With the famous claim in the early 2000s that ‘borders are everywhere,’ Etienne Balibar initiated a paradigmatic shift in the field of border studies (Balibar, 2002). Borders are not merely the ‘lines in the sand,’ but have become a common sense (Parker & Vaughan-Williams, 2009). Borders are mobile, flexible, outsourced, and placed in our everyday lives (Jones & Johnson, 2014). At the same time, borderwork is not exclusively a task of the state and state institutions. Rather, as Chris Rumford demonstrates, ‘ordinary people’ play a significant role (Rumford, 2006). Thus, borders are best understood as ‘liquid’ that are flexible and mobile instead of solid lines or walls. On one hand, the liquidity of borders allows numerous state mechanisms and authorities to move, shape, install, outsource, secure, and perform bordering on different bodies. On the other hand, it also allows us to comprehend the way ‘ordinary people’ change the nature of a given border through their (inter)actions with a certain border.
Wealthy states have implemented deterrent actions to stop migrants from crossing their borders, including creating and implementing ad hoc migration policies, fortifying and electrifying fences, deploying troops, and promoting a rhetoric of fear and unwelcoming discourses via social media, facebook, instagram, and various websites (Garelli and Tazzioli, 2017). Yet, migrants find ways to cross borders and reach their desired destinations despite the heavy controlling practices at the border and externally (De Genova, 2017). De Genova et al. (2018) call to advance critical migration research by focusing on the ways migrants move through and around borders and seek asylum. Migrants play important role in bridging borderwork and controls practiced by the states on one hand, and the final destination to where they get asylum, on the other hand.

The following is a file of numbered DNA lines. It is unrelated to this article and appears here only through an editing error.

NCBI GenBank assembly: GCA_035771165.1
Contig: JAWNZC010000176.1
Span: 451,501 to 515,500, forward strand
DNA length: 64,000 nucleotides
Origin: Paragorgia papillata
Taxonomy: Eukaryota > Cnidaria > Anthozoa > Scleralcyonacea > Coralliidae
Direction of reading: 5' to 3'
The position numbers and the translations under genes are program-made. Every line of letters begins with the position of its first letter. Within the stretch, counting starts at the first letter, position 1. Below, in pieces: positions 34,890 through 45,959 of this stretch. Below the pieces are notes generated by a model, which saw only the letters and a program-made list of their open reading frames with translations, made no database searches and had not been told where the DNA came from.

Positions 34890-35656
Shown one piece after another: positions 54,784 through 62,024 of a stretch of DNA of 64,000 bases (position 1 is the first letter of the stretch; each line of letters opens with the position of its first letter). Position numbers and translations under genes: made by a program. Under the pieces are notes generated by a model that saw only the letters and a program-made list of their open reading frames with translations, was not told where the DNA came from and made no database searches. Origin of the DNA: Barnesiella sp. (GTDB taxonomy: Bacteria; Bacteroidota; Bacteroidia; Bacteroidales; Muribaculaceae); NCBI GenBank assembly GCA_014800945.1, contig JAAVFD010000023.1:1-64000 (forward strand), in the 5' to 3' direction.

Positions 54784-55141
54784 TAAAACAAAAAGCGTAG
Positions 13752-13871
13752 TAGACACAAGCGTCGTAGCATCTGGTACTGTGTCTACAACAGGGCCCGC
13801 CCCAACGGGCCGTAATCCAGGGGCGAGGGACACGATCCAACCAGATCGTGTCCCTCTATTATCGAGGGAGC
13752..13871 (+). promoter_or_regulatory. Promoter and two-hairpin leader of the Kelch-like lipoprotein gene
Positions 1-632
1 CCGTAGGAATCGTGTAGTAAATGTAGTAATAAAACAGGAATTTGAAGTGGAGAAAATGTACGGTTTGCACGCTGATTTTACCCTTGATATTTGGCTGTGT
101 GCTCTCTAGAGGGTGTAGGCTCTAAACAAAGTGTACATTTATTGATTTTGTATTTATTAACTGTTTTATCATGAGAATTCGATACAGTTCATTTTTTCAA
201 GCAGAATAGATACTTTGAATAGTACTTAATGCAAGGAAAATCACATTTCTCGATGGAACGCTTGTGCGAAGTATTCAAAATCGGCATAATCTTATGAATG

The session aims to engage border/migration scholars in discussion about the diverse nature of borders as well as their relationship to mobility, with a focus on (non)autonomous migration around the world in respect to the above discussion. Topics could include, but are not limited to:
1. Theorizing borders
2. The way borders affect people’s everyday lives and vice versa
3. Performance of bordering and borderwork
4. Latent and manifest use of borders in stopping/ hindering migration
5. Exploring (non)autonomy of migration and movement
6. Autonomous migrants and the effects of borders in their lives
7. Migrant freedom to choose where and how to move through borders
8. Externalization of the border control
9. Asylum policies and autonomy of asylum seekers
Please send abstracts of up to 250 words by October 21, 2018 to either Azmeary Ferdoush (firstname.lastname@example.org) or Borjana Lubura (email@example.com). Feel free to ask any questions you might have.
Balibar, E. (2002). Politics and the Other Scene. London: Verso.
De Genova, N., Gelnda, G., and Tazzioli, M. (2018). Autonomy of Asylum?: The Autonomy of Migration Undoing the Refugee Crisis Script. South Atlantic Quarterly, 117 (2): 239-265.
De Genova ed. (2017) The Borders of “Europe:” Autonomy of Migration, Tactics of Bordering. Durham: Duke University Press.
Garelli, G. and Tazzioli, M. (2017). “Choucha beyond the Camp: Challenging the Border of Migration Studies.” In De Genova ed, The Borders of “Europe:” Autonomy of Migration, Tactics of Bordering. Durham: Duke University Press. 165–84.
Jones, R., & Johnson, C. (Eds.). (2014). Placing the border in everyday life. New York: Routledge.
Parker, N., & Vaughan-Williams, N. (2009). Lines in the sand? Towards an Agenda for Critical Border Studies. Geopolitics, 14(3), 582–587.
Rumford, C. (2006). Theorizing Borders. Europ
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